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Single nucleotide polymorphisms in the imprinted bovine insulin‐like growth factor 2 receptor gene (IGF2R) are associated with body size traits in Irish Holstein‐Friesian cattle

Berkowicz , E. W. ; Magee , D. A. ; Berry , D. P. ; Sikora , K. M. ; Howard , D. J. ; Mullen , M. P. ; Evans , R. D. ; Spillane , C. ; Machugh , D. E.

Animal genetics, 2012, Vol.43(1), pp.81-87 [Periódico revisado por pares]

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  • Título:
    Single nucleotide polymorphisms in the imprinted bovine insulin‐like growth factor 2 receptor gene (IGF2R) are associated with body size traits in Irish Holstein‐Friesian cattle
  • Autor: Berkowicz , E. W. ; Magee , D. A. ; Berry , D. P. ; Sikora , K. M. ; Howard , D. J. ; Mullen , M. P. ; Evans , R. D. ; Spillane , C. ; Machugh , D. E.
  • Assuntos: Quantitative Traits ; Linkage Disequilibrium ; Single Nucleotide Polymorphism ; Genes ; Chest ; Bioavailability ; Body Size ; Phenotypic Variation ; Cows ; Somatomedins ; Rump ; Milk ; Artificial Insemination ; Carcass Weight ; Growth And Development ; Sires
  • É parte de: Animal genetics, 2012, Vol.43(1), pp.81-87
  • Descrição: The regulation of the bioavailability of insulin‐like growth factors (IGFs) is critical for normal mammalian growth and development. The imprinted insulin‐like growth factor 2 receptor gene (IGF2R) encodes a transmembrane protein receptor that acts to sequester and degrade excess circulating insulin‐like growth factor 2 (IGF‐II) – a potent foetal mitogen – and is considered an important inhibitor of growth. Consequently, IGF2R may serve as a candidate gene underlying important growth‐ and body‐related quantitative traits in domestic mammalian livestock. In this study, we have quantified genotype–phenotype associations between three previously validated intronic bovine IGF2R single nucleotide polymorphisms (SNPs) (IGF2R:g.64614T>C, IGF2R:g.65037T>C and IGF2R:g.86262C>T) and a range of performance traits in 848 progeny‐tested Irish Holstein‐Friesian artificial insemination sires. Notably, all three polymorphisms analysed were associated (P ≤ 0.05) with at least one of a number of performance traits related to animal body size: angularity, body depth, chest width, rump width, and animal stature. In addition, the C‐to‐T transition at the IGF2R:g.65037T>C polymorphism was positively associated with cow carcass weight and angularity. Correction for multiple testing resulted in the retention of two genotype–phenotype associations (animal stature and rump width). None of the SNPs analysed were associated with any of the milk traits examined. Analysis of pairwise r2 measures of linkage disequilibrium between all three assayed SNPs ranged between 0.41 and 0.79, suggesting that some of the observed SNP associations with performance may be independent. To our knowledge, this is one of the first studies demonstrating associations between IGF2R polymorphisms and growth‐ and body‐related traits in cattle. These results also support the increasing body of evidence that imprinted genes harbour polymorphisms that contribute to heritable variation in phenotypic traits in domestic livestock species. ; p. 81-87.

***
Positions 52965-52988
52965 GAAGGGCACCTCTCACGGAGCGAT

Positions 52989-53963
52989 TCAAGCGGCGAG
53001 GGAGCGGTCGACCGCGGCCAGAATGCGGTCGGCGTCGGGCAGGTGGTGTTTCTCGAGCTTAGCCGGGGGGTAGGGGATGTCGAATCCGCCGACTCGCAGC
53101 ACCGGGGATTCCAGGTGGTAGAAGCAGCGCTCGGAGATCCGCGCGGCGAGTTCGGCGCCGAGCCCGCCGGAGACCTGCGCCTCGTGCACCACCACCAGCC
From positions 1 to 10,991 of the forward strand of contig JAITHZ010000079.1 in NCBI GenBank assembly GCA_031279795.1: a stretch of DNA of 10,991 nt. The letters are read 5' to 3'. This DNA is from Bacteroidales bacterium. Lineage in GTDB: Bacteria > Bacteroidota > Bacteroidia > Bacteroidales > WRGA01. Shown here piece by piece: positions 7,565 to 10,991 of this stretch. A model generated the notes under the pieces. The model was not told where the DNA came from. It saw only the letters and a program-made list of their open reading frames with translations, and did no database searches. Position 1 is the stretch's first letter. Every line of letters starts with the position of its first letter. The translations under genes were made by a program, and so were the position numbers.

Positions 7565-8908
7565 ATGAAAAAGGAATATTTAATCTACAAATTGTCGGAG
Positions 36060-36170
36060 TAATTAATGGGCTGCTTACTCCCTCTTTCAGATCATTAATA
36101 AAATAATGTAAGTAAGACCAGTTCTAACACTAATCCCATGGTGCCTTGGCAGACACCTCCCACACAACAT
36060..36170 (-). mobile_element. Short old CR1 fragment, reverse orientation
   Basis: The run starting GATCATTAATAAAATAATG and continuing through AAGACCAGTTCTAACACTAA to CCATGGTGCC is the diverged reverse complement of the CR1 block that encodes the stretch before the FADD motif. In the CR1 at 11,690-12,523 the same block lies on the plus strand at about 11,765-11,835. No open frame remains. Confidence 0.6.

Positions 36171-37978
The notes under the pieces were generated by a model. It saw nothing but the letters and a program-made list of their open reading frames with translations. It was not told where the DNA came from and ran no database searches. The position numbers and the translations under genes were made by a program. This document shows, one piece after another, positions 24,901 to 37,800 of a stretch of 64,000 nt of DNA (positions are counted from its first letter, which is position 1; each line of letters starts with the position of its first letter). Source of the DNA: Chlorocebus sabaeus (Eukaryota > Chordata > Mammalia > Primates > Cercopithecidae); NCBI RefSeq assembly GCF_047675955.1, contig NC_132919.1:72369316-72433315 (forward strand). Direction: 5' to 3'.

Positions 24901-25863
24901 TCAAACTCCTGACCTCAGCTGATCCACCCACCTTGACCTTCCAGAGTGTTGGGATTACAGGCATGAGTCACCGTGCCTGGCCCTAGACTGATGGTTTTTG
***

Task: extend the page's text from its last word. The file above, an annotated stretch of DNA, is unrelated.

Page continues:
• Idioma: Inglês

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